I thought that might've been it. The problem is, I don't see any other way to do it. The NASM manual said if I wanted to grab memory from an address (which is what testChar actually is), I had to put it in brackets. When I looked at the actual binary, testChar should've been something like 0x0e relative to the start of the program. So, if I type testChar, it'll put 0x0e into the AL register. But if I type [testChar], it should put the value stored at address 0x0e. But, instead, it seems to prefer placing a 1 (or whatever the ASCII key for smiley face is) rather than going into memory. – AnonymousJohn Jul 11 '11 at 3:26
The term for your "boot program" is bootloader. – Hophat Abc Jul 6 '12 at 4:25

3 Answers 3

DS is probably filled with some garbage value, so just do:

push cs
pop ds


mov ax, cs
mov ds, ax
mov es, ax

Better yet, don't trust CS and do:

xor ax, ax
mov ds, ax

See this discussion: some BIOSes may use 07c0:0000 instead of the traditional 0000:7c00, specially when booting from CD-ROM using ElTorito.

share|improve this answer
I tried both versions of this. When I boot it now, it displays nothing on screen. No joke. – AnonymousJohn Jul 11 '11 at 22:12
Well, that is to say, when I boot it with either of those pieces of code inserted before I do anything else, it displays nothing. Hrm. I'm about to try adding 65 to the AL register. If the ASCII code for the smiley face is actually 1, then it should display a B. – AnonymousJohn Jul 11 '11 at 22:39
Adding 65 to the AL register after loading testChar makes the screen go blank as well. I'm not sure what else to do. – AnonymousJohn Jul 11 '11 at 23:04
@AnonymousJohn: try xor ax,ax,mov ds,ax – ninjalj Jul 11 '11 at 23:41
CS:IP should really be 0000:7c000, but some BIOSes may use 07c0:0000, so better don't trust CS – ninjalj Jul 11 '11 at 23:43

This is producing the following code (simply run objdump on your compiled code).

00000000  B40E              mov ah,0xe
00000002  B700              mov bh,0x0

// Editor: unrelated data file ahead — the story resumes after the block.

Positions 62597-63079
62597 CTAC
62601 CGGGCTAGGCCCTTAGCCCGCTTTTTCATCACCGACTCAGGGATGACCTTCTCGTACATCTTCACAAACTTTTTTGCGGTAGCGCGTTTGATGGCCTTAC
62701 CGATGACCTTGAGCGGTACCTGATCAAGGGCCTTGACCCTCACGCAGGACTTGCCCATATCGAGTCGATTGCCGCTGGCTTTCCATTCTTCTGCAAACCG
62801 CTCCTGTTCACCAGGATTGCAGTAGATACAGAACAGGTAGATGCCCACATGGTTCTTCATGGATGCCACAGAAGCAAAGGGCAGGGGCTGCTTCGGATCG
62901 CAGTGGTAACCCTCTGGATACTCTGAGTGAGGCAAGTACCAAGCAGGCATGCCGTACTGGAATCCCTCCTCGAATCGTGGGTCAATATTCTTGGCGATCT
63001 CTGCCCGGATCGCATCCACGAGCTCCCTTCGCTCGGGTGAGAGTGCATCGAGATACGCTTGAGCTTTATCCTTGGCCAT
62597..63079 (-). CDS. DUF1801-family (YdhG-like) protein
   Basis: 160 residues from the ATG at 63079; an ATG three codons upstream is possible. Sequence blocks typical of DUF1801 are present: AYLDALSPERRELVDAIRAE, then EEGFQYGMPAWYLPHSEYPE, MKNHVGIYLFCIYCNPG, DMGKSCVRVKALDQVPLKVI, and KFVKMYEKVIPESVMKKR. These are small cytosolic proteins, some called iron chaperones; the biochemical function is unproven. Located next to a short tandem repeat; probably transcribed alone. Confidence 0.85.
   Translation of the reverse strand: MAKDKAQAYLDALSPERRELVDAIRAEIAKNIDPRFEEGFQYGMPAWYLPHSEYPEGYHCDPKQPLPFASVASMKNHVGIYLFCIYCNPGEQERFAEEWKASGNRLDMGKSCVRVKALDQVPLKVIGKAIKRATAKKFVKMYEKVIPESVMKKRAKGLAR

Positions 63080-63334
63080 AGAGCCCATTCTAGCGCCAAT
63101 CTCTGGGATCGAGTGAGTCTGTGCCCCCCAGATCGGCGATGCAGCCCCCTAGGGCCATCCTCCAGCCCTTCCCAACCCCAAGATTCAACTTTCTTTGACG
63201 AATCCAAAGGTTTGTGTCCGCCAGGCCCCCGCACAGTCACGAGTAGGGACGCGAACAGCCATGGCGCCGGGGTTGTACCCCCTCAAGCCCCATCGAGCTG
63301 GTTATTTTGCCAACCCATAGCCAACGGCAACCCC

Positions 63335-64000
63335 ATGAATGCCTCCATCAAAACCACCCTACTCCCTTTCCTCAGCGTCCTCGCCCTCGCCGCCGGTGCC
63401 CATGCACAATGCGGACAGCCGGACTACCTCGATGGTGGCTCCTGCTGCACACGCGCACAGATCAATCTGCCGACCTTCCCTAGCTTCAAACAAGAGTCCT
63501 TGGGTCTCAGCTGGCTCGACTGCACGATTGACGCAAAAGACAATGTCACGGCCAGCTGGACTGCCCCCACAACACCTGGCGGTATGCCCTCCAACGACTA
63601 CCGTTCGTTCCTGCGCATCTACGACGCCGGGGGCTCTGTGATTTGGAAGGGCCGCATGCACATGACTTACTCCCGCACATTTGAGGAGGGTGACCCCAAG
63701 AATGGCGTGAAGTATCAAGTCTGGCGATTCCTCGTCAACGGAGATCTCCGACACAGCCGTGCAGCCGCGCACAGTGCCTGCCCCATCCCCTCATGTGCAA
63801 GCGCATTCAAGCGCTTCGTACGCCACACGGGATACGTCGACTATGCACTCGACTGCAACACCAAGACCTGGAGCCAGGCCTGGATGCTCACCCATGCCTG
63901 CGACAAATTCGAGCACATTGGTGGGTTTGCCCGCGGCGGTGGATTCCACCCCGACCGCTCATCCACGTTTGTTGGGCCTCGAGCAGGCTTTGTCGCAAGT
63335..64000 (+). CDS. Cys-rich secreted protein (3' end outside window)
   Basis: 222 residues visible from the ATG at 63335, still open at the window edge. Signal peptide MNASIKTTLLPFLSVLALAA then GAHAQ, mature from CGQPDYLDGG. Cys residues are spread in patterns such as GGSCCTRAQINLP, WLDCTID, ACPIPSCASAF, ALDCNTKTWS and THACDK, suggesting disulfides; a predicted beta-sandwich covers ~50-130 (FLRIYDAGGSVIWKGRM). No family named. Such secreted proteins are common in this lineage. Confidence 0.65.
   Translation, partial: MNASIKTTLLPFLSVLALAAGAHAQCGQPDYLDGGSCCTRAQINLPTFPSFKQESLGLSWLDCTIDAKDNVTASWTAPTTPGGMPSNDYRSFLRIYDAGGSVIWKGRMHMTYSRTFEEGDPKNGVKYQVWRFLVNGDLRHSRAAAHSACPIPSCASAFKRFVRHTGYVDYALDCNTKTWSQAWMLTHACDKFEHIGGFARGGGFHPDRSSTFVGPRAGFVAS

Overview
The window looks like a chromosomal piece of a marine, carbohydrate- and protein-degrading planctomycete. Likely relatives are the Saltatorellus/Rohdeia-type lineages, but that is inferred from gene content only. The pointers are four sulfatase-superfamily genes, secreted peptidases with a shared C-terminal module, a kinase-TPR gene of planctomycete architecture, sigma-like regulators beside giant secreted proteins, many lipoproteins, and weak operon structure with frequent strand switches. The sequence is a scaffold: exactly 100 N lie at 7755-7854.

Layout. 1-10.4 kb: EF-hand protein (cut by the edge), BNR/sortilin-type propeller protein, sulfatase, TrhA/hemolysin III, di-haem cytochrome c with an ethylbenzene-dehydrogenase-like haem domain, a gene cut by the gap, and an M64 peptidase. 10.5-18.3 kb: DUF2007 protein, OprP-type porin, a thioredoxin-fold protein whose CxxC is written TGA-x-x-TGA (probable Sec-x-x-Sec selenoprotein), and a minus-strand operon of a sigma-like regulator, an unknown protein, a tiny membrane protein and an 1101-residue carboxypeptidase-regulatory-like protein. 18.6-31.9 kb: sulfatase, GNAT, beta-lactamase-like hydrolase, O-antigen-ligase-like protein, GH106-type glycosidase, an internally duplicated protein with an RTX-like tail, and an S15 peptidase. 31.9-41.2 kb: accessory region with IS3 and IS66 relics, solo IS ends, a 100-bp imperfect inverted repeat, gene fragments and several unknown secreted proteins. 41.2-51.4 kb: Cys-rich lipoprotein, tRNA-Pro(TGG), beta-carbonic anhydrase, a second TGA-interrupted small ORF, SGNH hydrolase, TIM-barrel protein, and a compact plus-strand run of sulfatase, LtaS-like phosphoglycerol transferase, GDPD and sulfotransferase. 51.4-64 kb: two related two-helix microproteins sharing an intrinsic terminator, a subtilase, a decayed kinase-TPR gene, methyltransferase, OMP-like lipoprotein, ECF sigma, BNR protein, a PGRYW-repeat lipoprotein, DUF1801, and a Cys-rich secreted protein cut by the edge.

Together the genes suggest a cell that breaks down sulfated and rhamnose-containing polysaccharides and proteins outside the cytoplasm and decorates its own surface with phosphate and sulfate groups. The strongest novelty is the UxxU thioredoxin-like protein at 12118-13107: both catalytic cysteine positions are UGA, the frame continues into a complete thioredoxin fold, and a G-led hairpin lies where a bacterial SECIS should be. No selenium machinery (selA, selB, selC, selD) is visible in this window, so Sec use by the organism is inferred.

00000004  B307              mov bl,0x7
00000006  A00D7C            mov al,[0x7c0d]
00000009  CD10              int 0x10
0000000B  EBFE              jmp short 0xb
0000000D  41                inc cx ; this is actually your testChar
                                   ; ignore the opcode translation

Now if you are located at 0x7C00, then [0x7c0d] will be the final byte in that (i.e. 0x41 or 65, or ASCII "A"). But if like one of the other contributors (ninjalj) has mentioned you have some odd bios bug that means you are not located at 0x7C00 then [0x7c0d] is anyone's guess.

share|improve this answer

It ran fine when I ran it the first time! It prints 'A'. Use command nasm [filename.asm] -o [] -l [filename.lst]

I used nasm OSbad.asm -o . Used MagicISO to make a bootable image file OSbad.iso and used Windows disk burner to burn it to a DVD/RW. Loaded Oracle VM and made a new Virtual Machine with 256 Mb RAM, CD/DVD, Hard disk of 2GB. Booted with DVD and it prints 'A' on the screen.

So I guess you program is working. It must be other things that you are doing that makes it not work.

share|improve this answer
Also works on QEMU. – Ciro Santilli 六四事件 法轮功 包卓轩 Sep 9 at 15:32

Your Answer


By posting your answer, you agree to the privacy policy and terms of service.

Not the answer you're looking for? Browse other questions tagged or ask your own question.